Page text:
stock is selling for $61 and there are

| June 9, 2016

Question
For example, suppose a stock is selling for $61 and there are three-month call options at $57, $60, and $63. The prices of the options are $6, $3, and $1, respectively.

a) The investor expects the price of the stock to be stable. What would the investor gain or lose at the option ‘expiration from constructing an appropriate butterfly spread at the following prices of the stock: $50, $55, $57, $63, $65, and $70?

b) What is the maximum possible loss?

c) What is the maximum possible gain?

d) What is the range of stock prices that produces a gain from constructing this butterfly?

e) Did the butterfly achieve its objective based on the expectation that the price of the stock would be stable?

The price of a stock is $51. You can buy a six-month call at $50 for $5 or a six-month put
at $50 for $2.
a) What is the intrinsic value of the call?
b) What is the intrinsic value of the put?
c) What is the time premium paid for the call?
d) What is the time premium paid for the put?
e) If the price of the stock falls, what happens to the value of the put?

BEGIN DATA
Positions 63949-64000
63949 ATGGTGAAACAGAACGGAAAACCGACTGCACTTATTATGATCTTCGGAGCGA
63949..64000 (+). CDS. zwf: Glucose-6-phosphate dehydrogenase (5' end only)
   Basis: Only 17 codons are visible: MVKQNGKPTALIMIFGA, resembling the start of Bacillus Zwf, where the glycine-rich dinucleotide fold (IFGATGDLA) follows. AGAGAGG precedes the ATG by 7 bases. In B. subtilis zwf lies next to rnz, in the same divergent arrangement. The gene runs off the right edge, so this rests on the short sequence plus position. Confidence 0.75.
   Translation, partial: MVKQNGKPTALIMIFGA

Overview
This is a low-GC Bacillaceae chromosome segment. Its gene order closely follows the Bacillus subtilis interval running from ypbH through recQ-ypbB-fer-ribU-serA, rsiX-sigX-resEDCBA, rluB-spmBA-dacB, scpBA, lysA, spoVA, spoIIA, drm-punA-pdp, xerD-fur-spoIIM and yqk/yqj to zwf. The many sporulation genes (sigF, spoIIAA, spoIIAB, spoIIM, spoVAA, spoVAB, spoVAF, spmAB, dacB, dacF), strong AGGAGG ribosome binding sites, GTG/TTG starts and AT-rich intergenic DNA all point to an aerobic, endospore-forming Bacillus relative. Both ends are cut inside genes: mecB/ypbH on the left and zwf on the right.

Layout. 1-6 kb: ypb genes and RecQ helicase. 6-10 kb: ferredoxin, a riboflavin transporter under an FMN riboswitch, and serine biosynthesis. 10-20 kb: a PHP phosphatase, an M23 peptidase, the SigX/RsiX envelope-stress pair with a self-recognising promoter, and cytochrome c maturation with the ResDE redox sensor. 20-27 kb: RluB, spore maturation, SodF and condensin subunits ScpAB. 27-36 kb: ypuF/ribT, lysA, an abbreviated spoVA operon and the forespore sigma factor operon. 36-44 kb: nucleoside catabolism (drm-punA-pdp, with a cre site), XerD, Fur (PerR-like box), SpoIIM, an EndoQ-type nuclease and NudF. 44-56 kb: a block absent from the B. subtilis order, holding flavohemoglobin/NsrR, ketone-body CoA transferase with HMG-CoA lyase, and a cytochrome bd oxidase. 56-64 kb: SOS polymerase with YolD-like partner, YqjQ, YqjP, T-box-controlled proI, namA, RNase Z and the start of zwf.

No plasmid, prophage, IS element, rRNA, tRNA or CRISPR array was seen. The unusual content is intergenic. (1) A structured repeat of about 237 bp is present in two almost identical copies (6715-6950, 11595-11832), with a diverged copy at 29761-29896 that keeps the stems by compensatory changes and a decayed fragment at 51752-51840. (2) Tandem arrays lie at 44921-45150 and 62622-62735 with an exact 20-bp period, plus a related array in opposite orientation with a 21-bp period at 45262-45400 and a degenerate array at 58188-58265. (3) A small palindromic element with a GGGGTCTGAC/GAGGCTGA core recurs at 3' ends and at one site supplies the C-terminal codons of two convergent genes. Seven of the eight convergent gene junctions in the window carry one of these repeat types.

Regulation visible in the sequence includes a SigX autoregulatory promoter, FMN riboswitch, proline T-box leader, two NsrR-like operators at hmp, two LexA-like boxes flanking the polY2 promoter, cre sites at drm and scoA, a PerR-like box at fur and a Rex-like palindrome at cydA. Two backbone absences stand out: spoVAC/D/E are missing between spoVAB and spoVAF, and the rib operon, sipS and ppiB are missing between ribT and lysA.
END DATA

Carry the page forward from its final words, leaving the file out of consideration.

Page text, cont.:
f) What is the maximum you could lose by selling the call covered?
g) What is the maximum possible profit if you sell the stock short?
After six months, the price of the stock is $58.
h) What is the value of the call?
i) What is the profit or loss from buying the put?
j) If you had sold the stock short six months earlier, what would your profit or loss be?
k) If you sold the call covered, what would your profit or loss be?
SOLUTION
a.

Intrinsic value of the call: $51 – 50 = $1

b.

Intrinsic value of the put: $50 – 51 = $nil ($0)

c.

Time premium for the call: $5 – 1 = $4

d.

Time premium for the put: $2 – 0 = $2

e.

As the price of the stock falls, the value of the put rises (i.e., there is a negative
relationship between the value of the stock and the put).

f.

If the investor sells the call covered, the maximum possible loss is the cost of the
stock minus the proceeds of the sale of the call: $51 – 5 = $46.

g.

If the price of the stock fell to $0, the profit (and the maximum possible profit) on
the short position is $51.
Questions h – k assume the passage of six months.

h.

The intrinsic value (price) of the call is
$58 – 50 = $8.

i.

The put is worthless; loss is the purchase price: $2.

j.

The loss would be $51 – 58 = ($7).

k.

Profit on the stock: $58 – 51 = $7
Loss of the option: $5 – 8 = (3)
Net profit:

$4

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